Cisco vs Juniper: Router Wars


Code : COM0039

Year :

Industry : Engineering, Electrical and Electronics

Region : USA

Teaching Note:Not Available

Structured Assignment :Not Available

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Introduction:On May 25th 2004, Cisco Systems (Cisco) headquartered in San Jose, California-unveiled its much awaited top-of-the-line, high-end router - Carrier Routing System-1 (CRS-1), code-named 'huge fast router' (HFR). Cisco dominated the Internet router business, as the primary supplier of routing technology to Internet service providers (ISPs) and large companies. CRS-1 was targeted at phone companies and ISPs, who were vying to build a new generation of Internet-based networks that would carry phone calls, video and other data. CRS-1 was launched at a time when Cisco was facing intense competition from amuch smaller company, Juniper Networks (Juniper).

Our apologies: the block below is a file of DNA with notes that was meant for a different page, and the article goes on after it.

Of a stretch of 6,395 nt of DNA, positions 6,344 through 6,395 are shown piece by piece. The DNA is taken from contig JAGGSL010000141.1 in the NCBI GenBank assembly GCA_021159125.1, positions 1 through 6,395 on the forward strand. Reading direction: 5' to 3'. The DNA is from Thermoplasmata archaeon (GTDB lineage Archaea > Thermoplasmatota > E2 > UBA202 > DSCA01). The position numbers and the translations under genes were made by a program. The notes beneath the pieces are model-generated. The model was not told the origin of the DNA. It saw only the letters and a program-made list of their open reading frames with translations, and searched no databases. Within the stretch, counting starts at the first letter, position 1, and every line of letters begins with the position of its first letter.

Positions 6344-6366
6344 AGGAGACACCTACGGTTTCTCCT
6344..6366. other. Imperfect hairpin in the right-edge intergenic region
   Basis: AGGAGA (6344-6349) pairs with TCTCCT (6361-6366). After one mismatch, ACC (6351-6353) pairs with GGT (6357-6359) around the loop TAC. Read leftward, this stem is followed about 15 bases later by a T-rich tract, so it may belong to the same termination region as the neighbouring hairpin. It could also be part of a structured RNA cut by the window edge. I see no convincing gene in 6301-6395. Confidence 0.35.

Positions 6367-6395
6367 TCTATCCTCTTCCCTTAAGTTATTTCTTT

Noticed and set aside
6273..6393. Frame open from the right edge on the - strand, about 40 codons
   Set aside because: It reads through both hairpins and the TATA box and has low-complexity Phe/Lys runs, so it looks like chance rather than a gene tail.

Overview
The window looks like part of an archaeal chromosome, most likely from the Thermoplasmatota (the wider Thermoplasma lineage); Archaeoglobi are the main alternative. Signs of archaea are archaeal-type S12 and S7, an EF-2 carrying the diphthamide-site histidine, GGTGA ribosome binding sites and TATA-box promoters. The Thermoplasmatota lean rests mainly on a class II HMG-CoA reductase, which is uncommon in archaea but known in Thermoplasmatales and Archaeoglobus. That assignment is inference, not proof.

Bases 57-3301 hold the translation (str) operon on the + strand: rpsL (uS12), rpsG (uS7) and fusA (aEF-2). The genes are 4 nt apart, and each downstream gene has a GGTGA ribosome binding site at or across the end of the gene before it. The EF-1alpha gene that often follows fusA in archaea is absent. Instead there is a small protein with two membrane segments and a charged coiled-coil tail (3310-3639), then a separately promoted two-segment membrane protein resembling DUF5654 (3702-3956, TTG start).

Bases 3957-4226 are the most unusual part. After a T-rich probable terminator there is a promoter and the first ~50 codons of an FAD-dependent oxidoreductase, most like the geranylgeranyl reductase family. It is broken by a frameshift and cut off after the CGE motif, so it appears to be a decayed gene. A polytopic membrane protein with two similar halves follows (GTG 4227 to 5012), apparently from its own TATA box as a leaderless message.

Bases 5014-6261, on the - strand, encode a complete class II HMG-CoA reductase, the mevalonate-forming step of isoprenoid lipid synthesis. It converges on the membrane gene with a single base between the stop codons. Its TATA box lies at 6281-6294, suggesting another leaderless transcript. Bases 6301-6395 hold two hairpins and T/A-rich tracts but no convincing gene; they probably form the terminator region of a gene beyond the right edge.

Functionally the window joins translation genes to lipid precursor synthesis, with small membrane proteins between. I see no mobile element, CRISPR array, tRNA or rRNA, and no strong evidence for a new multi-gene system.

Though Cisco remained as a dominant force in the overall networking market, it was losing ground to Juniper in the most expensive, high-end router segment - 'core routers', which made up the backbone of the Internet. These high-end routers facilitated the movement of high-bandwidth applications such as video-on-demand, online gaming and other real-time services across the Internet. According to market researcher Dell'Oro Group, Cisco's share of $733 million market fell from 70% in mid-2002 to 59% in first quarter of 2004, while Juniper's had jumped from 23% to 34%. By launching CRS-1, Cisco hoped to catch up with Juniper, especially at a time when telecom companies looked for new Net-based routers to replace decades-old telecom voice network.

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